10. Mainous AG 3rd, Hueston WJ. The effect of smoking cessation during pregnancy on preterm delivery and low birthweight. J Fam Pract. 1994;38(3):262-6.         [ Links ]

11. Weiss ST, Tager IB, Schenker M, Speizer FE. The health effects of involuntary smoking. Am Rev Respir Dis. 1983;128(5):933-42.         [ Links ]

12. Scherer G, Conze C, von Meyerinck L, Sorsa M, Adlkofer F. Importance of exposure to gaseous and particulate phase components of tobacco smoke in active and passive smokers. Int Arch Occup Environ Health. 1990;62(6):459-66.         [ Links ]

13. Law MR, Hackshaw AK. Environmental tobacco smoke. Br Med Bull. 1996;52(1):22-34.         [ Links ]

14. Mello PRB, Pinto GR, Botelho C. Influência do tabagismo na fertilidade, gestação e lactação. [The influence of smonking on fertility, pregnancy and lactation]. J Pediatr. 2001;77(4):257-64.         [ Links ]

15. Carvalho MM, Alencar CAJ, Medeiros DMQ, Mendonça VA. Uso de tabaco e álcool na gestação. [Use of tobacco and alcohol during pregnancy]. Femina. 2000;28(2):63-5.         [ Links ]

16. Rama Sastry BV, Hemontolor ME, Olenick M. Prostaglandin E2 in human placenta: its vascular effects and activation of prostaglandin E2 formation by nicotine and cotinine. Pharmacology. 1999;58(2):70-86.         [ Links ]

17. Weinberger SE, Weiss ST. Doenças pulmonares. In: Burrow GN, Ferris TF, editors. Complicações clínicas durante a gravidez. 4th ed. São Paulo: Roca; 1996. p. 431-74.        [ Links ]

 

 

Correspondence to
Mary Uchiyama Nakamura
R. Napoleão de Barros, 715 8o andar
Vila Clementino
São Paulo/SP Brasil CEP 04024-200
Tel./Fax (+55 11) 5572-260/5571-0761
E-mail: mary.toco@epm.br

Sources of funding: None
Conflicting interests: None
Date of first submission:October 22, 2002
Last received: November 5, 2003
Accepted: January 26, 2004

 

 

PUBLISHING INFORMATION

Acknowledgements: We thank all the fifth-year medical students of the year 2001 at the medical school of Universidade Federal de São Paulo (Unifesp) Hospital Municipal Vereador José Storópoli (HMVJS), for their collaboration in this project and for collecting the data.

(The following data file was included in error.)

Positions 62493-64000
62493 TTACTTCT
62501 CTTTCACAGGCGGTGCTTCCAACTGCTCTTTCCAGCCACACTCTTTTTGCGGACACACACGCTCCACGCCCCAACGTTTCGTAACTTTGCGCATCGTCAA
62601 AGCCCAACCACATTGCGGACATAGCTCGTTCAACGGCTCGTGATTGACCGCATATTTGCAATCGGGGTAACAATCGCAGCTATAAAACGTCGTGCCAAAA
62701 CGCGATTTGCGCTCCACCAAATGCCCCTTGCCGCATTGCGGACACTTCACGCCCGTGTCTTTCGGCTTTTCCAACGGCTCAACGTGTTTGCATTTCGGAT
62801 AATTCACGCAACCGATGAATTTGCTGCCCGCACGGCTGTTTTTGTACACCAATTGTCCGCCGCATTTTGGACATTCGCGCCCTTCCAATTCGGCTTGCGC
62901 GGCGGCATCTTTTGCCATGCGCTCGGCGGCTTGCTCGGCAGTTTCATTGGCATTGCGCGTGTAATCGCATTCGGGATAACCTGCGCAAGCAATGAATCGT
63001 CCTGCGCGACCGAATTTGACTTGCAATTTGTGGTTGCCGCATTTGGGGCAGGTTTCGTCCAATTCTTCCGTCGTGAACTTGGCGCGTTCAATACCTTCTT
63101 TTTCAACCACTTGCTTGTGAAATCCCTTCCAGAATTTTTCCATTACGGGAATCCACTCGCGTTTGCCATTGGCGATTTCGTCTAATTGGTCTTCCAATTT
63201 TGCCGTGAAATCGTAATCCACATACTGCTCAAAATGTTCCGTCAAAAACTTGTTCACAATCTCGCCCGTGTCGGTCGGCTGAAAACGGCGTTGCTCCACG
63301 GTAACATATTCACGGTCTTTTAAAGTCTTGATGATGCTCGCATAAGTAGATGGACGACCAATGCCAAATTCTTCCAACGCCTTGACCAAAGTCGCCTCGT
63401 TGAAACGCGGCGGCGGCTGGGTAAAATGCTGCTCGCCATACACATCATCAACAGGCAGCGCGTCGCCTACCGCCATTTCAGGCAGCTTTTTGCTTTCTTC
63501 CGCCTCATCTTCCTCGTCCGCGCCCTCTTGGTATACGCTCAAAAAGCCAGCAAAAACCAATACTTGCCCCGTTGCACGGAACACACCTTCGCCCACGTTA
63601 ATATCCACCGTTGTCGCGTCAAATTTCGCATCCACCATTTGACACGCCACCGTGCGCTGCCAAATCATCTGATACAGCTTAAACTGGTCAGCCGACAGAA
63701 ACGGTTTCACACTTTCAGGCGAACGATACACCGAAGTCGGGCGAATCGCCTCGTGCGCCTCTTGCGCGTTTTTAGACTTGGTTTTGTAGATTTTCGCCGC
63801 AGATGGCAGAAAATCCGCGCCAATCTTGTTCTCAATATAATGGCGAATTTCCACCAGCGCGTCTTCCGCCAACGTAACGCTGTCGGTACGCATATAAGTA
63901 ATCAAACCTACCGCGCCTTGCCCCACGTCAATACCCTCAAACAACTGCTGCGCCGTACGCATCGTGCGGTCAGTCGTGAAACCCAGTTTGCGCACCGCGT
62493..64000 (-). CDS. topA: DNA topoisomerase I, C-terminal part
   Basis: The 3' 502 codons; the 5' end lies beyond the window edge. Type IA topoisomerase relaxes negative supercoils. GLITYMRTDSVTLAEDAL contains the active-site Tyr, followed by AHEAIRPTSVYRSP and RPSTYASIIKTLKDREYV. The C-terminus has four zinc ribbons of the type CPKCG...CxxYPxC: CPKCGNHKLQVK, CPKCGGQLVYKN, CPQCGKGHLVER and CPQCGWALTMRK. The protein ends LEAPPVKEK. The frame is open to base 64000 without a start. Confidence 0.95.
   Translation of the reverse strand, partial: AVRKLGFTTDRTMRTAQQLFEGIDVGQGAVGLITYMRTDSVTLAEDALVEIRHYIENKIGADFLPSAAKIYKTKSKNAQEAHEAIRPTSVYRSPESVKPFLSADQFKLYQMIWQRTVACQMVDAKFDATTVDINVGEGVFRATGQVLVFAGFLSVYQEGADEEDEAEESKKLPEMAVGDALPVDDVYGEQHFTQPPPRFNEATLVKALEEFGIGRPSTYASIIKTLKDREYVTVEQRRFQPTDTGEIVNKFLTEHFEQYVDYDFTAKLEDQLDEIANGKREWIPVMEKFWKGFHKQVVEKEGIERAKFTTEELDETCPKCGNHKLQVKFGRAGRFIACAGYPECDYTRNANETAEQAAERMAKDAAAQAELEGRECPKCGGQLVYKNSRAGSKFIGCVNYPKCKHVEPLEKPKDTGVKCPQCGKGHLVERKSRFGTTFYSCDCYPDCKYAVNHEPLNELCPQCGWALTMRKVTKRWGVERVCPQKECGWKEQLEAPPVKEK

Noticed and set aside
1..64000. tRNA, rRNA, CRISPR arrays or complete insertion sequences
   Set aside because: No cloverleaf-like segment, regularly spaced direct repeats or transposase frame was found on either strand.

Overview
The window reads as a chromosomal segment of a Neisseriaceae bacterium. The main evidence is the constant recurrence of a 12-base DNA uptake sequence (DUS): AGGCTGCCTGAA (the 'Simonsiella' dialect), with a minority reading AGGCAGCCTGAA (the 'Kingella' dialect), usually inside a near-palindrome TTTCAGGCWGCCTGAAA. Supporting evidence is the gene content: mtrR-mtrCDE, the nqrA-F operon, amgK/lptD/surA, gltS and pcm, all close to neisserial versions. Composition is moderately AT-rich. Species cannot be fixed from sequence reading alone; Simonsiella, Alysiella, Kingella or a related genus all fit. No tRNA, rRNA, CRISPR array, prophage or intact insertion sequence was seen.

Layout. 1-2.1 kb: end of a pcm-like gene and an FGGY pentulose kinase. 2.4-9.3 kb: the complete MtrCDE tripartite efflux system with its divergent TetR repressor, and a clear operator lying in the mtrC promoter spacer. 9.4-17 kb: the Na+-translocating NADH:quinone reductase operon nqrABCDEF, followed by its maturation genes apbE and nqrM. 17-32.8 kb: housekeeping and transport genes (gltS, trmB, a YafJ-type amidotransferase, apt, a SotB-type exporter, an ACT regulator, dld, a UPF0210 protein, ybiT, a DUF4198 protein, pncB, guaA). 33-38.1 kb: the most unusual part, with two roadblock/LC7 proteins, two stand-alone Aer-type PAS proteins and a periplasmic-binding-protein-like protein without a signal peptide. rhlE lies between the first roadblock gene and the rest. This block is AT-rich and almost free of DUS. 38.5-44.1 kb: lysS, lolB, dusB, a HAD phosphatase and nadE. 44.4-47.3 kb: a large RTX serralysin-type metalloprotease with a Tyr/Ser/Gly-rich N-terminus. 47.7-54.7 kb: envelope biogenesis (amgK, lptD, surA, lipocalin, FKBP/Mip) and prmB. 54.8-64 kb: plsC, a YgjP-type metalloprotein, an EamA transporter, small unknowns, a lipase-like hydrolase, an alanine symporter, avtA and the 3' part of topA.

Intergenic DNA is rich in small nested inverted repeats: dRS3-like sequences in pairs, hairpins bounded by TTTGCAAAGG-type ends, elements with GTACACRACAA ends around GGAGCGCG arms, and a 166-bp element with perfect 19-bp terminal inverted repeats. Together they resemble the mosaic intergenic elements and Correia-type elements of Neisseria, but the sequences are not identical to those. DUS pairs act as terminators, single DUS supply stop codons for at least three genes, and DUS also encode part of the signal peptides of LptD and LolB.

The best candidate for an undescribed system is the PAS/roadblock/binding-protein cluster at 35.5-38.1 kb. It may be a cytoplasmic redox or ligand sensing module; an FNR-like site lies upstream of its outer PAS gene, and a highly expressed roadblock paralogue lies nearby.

Mary Uchiyama Nakamura, MD. Representative professor at Universidade Federal de São Paulo Escola Paulista de Medicina, São Paulo, Brazil.
Sandra Maria Alexandre, MD. Assistant professor at Universidade Federal de São Paulo Escola Paulista de Medicina, São Paulo, Brazil.
Jorge Francisco Kuhn dos Santos, MD. Assistant professor at Universidade Federal de São Paulo Escola Paulista de Medicina, São Paulo, Brazil.
Eduardo de Souza, MD. Postgraduate student at Universidade Federal de São Paulo Escola Paulista de Medicina, São Paulo, Brazil.
Nelson Sass. Representative professor at Universidade Federal de São Paulo Escola Paulista de Medicina, São Paulo, Brazil.
Anna Paula Auritscher Beck, MD. Postgraduate student at Universidade Federal de São Paulo Escola Paulista de Medicina, São Paulo, Brazil.
Evelyn Trayna. Postgraduate student at Universidade Federal de São Paulo Escola Paulista de Medicina, São Paulo, Brazil.
Carla Maria de Araújo Andrade, MD. Postgraduate student at Universidade Federal de São Paulo Escola Paulista de Medicina, São Paulo, Brazil.
Teresa Barroso, MD. Postgraduate student at Universidade Federal de São Paulo Escola Paulista de Medicina, São Paulo, Brazil.
Luiz Kulay Júnior, MD, PhD. Head professor, Department of Obstetrics, Universidade Federal de São Paulo Escola Paulista de Medicina, São Paulo, Brazil.